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Charlestown turbine sinks 2 inches; Ground stabilization planned 

Credit:  By Kasey Hariman, Charlestown Patch, charlestown.patch.com 28 February 2012 ~~

The blades stopped turning in January, and now we’re learning why.

The Massachusetts Water Resource Authority shut down Charlestown’s wind turbine in January because it has settled two inches into the ground, a sink that was one inch more than expected, according to a Boston Herald article on the turbine.

In that article, MWRA Executive Director Fred Laskey emphasized that, “There’s no risk of it leaning over or falling,” and also said that this is ”one of those things that happens in a project. It’s manageable, it’s safe, and the remedy will come quickly under the warranty.”

The Massachusetts Water Resource Authority also told the Herald that possible causes of the sink include “soil conditions and vibrations from a sudden shutdown triggered by high winds,” but an article on South Coast Today was more direct.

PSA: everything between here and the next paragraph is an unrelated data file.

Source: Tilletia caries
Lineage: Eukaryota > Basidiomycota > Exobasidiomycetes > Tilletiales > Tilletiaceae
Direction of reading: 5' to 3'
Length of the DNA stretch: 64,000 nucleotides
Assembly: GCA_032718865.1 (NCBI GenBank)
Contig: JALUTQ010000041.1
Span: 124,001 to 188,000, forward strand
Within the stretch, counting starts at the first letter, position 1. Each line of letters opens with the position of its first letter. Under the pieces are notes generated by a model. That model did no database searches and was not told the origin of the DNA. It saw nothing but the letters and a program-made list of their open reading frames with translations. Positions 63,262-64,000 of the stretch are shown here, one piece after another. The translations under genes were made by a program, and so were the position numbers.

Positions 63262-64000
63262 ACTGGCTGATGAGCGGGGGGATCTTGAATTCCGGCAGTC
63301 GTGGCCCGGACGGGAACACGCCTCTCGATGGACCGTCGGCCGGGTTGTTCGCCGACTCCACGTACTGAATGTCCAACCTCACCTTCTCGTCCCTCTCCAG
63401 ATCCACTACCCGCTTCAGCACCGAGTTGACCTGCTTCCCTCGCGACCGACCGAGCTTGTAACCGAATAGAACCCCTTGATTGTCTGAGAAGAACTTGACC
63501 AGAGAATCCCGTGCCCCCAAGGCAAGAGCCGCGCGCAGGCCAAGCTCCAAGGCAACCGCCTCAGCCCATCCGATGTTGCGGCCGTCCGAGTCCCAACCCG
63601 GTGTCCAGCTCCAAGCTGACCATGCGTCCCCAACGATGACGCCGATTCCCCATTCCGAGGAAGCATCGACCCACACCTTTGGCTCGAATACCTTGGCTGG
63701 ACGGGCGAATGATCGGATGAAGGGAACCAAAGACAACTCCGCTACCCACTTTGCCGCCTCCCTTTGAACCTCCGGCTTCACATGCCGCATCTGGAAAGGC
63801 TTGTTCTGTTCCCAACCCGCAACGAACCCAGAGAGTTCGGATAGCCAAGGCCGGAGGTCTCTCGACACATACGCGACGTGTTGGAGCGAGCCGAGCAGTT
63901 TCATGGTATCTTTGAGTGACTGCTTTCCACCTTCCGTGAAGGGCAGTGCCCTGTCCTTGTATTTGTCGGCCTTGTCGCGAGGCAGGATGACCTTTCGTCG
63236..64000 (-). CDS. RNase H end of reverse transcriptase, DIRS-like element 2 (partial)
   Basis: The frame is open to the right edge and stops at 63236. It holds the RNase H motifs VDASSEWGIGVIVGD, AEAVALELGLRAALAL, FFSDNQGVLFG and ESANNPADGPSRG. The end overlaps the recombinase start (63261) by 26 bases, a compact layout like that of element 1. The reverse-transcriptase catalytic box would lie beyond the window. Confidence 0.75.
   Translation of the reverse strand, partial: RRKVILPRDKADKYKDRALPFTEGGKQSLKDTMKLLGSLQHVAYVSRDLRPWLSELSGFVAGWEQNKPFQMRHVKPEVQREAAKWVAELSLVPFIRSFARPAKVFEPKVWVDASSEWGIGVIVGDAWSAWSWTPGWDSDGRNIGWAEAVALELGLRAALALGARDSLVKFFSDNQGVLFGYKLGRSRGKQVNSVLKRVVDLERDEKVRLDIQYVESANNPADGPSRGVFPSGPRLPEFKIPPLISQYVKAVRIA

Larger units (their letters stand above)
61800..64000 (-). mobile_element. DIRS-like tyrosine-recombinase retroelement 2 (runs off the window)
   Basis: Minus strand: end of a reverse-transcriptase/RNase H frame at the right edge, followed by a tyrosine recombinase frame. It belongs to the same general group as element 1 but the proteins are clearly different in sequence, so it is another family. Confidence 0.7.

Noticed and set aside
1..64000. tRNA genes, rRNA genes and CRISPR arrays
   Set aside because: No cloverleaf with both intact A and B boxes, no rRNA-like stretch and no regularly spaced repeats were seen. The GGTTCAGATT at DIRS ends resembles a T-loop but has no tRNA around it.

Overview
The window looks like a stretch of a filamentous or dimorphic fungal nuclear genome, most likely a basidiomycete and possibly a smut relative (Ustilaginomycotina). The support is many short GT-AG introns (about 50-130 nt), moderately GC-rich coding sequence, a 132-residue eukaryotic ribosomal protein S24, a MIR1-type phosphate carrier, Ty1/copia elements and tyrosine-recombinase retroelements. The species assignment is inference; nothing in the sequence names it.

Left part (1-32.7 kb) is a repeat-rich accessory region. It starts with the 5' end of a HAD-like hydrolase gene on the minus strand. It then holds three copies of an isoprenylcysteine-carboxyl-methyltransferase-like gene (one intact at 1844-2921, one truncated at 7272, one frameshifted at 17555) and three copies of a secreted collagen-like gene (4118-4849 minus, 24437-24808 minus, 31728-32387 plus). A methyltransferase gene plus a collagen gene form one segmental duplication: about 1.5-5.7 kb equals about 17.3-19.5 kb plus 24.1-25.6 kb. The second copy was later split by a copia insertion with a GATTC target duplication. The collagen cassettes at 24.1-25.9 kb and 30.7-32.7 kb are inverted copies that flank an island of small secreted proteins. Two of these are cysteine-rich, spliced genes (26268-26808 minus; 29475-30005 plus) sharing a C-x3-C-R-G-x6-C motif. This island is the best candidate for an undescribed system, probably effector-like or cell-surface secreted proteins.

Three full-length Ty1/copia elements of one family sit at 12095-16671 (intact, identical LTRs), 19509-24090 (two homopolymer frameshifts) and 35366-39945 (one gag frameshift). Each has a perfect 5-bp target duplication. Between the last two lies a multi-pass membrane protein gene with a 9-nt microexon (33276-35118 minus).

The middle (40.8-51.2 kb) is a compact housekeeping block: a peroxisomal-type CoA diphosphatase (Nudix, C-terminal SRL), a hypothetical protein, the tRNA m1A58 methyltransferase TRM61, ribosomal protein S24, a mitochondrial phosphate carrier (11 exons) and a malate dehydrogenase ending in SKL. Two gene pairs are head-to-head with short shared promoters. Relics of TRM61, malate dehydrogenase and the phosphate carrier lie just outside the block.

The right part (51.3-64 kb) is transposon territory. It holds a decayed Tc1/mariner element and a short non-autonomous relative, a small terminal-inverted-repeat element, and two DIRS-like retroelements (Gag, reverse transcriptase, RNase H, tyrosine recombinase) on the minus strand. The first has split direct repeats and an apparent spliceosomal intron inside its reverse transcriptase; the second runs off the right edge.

“The Charlestown turbine was built on a landfill,” it says, and quotes Sumul Shah, president of Lumus Construction, the firm that installed the turbine in Charlestown, on the solution to this sinking problem.

“We’ll add a cementitious material into the ground and it will make it more stable.” Also referred to as a “grout injection into the ground,” Shah says this solution has worked in the past.

Laskey and the MWRA are motivated to get the turbine running; as Laskey says, “The urgency is to get the turbine working again. We were making electricity like gangbusters through the fall. It was magnificent.”

Source:  By Kasey Hariman, Charlestown Patch, charlestown.patch.com 28 February 2012

This article is the work of the source indicated. Any opinions expressed in it are not necessarily those of National Wind Watch.

The copyright of this article resides with the author or publisher indicated. As part of its noncommercial educational effort to present the environmental, social, scientific, and economic issues of large-scale wind power development to a global audience seeking such information, National Wind Watch endeavors to observe “fair use” as provided for in section 107 of U.S. Copyright Law and similar “fair dealing” provisions of the copyright laws of other nations. Send requests to excerpt, general inquiries, and comments via e-mail.

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